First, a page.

7. JWT

JWT’s progress went stagnant after the departure a few years ago of Rosemarie Ryan and Ty Montague. The question was how to build the right team of leaders, and the answer did not come immediately to the WPP shop. After fits and starts it has now assembled a promising team of players to drive creativity in North America — including Mike Geiger, Jeff Benjamin and Ryan Kutscher — and they are just beginning to gel and exhibit signs of having a positive impact on the work. The “Yes Virgina, the Musical” push in schools last year was based on an animated television special that Macy’s sponsored on CBS. With very little paid media, JWT created a downloadable toolkit with scripts and other free materials to help students put on the play in their communities. More than 1,200 schools have downloaded the kit and grants have been awarded to schools in 35 states. The agency’s work for Band-Aid was incredibly inventive, turning the strip into a media-property whereby kids could see a dancing or singing muppet just by pointing a phone at their boo-boo. It won a Cannes Gold Lion in the new mobile category. – Rupal Parekh

8. Havas Worldwide

In its former life as EuroRSCG, the past few years were marked with a bleeding of big accounts such as Jaguar, Heineken and Exxon. The hemorrhaging stopped, and in early 2012, the agency quietly began to show signs of life again. It made more than 125 new hires since January, and 78% of them had digital experience. When the network rebranded as Havas Worldwide, it left behind some of the old-world associations with the shop, and helped usher in a more integrated model that can attract new sorts of accounts. Live Nation Entertainment tapped Havas Worldwide New York to be a marketing consultant, without a review. In the fall, it was named creative agency of record for a new joint venture between DreamWorks Animation and Technicolor dubbed M-Go, beating out Droga5. In the wake of Hurricane Sandy, Lee Garfinkel, co-chairman at Havas Worldwide New York, spearheaded a feel-good “Atlantic City is Open for Business” campaign to attract tourism dollars back to the city. It’s refocused on overhauling its top ranks, and recruited Matt Weiss as global chief marketing officer, and early this year, Andrew Benett as its global president. Aggressive and demanding, Mr. Benett was responsible for a major turnaround at Arnold Worldwide to bring the agency back to health and make it highly competitive on the new-business circuit. We anticipate he’ll have a similar impact overseeing Havas Worldwide. – Rupal Parekh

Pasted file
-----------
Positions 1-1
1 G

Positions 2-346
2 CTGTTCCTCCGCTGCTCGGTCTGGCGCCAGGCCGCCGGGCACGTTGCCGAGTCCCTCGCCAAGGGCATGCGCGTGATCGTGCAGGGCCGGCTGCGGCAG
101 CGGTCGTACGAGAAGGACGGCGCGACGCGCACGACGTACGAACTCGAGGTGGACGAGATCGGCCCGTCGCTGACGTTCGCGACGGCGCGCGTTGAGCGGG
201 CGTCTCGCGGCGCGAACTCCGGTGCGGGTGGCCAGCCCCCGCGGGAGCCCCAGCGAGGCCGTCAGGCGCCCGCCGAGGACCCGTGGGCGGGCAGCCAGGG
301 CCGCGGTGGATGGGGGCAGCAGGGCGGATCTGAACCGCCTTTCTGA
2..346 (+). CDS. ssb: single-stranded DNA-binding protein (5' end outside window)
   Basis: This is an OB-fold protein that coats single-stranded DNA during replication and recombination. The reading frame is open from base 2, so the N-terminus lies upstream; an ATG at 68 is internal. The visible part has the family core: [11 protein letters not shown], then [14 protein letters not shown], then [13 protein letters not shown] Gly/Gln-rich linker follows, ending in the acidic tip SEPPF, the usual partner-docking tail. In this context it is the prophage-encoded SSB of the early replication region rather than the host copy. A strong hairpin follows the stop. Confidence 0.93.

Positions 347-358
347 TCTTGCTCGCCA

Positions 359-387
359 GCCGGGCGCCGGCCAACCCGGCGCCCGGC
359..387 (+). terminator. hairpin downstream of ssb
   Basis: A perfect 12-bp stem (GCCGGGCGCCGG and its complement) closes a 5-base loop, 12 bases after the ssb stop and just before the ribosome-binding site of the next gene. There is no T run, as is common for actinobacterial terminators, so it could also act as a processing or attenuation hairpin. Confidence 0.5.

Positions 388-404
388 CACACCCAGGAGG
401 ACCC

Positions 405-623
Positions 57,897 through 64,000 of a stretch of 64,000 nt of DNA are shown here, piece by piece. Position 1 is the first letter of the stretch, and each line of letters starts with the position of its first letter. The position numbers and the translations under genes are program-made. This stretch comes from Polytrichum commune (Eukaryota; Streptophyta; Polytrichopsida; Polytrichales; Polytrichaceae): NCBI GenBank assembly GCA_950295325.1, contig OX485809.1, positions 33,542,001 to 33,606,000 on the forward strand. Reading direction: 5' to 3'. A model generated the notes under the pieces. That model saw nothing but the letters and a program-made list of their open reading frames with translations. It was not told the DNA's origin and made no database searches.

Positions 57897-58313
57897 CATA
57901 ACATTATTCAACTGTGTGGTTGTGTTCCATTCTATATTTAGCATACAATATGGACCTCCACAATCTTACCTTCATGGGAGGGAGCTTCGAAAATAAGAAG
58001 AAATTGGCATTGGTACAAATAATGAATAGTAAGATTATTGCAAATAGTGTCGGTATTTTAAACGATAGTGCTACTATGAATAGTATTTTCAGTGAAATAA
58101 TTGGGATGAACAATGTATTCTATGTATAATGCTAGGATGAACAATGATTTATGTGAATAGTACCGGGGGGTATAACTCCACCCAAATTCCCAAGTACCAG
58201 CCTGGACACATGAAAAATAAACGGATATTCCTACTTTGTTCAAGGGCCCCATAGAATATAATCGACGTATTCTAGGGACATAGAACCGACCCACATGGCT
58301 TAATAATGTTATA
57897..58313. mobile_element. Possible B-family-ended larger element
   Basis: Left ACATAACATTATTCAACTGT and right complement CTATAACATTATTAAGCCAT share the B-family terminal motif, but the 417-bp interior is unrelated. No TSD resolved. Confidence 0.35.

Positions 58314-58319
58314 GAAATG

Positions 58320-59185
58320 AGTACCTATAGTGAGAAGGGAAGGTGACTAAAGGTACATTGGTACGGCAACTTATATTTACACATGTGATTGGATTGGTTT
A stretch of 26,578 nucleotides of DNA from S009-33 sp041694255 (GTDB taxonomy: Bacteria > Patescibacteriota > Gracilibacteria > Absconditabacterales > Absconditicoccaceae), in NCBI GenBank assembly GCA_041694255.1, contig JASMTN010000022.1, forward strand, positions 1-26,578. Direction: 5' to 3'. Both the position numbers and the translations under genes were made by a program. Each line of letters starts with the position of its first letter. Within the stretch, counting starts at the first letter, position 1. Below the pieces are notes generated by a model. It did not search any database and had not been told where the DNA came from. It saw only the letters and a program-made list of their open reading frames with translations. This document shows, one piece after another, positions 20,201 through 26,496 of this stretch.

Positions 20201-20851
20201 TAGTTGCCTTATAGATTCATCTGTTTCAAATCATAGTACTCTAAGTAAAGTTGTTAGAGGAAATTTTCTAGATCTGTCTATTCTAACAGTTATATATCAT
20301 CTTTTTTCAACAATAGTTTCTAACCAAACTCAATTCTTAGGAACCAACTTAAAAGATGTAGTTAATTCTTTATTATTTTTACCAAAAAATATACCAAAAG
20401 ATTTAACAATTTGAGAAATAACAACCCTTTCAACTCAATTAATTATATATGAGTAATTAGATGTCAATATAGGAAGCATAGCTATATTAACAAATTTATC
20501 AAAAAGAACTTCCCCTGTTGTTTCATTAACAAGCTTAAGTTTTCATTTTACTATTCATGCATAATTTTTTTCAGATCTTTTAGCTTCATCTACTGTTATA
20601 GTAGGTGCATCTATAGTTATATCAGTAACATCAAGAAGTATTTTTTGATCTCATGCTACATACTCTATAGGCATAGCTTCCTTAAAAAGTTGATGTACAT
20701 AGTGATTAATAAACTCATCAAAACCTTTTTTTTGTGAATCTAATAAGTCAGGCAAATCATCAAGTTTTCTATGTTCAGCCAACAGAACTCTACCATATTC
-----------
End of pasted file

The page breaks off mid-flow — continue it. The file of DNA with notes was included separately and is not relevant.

9. MDC Partners’ Vitro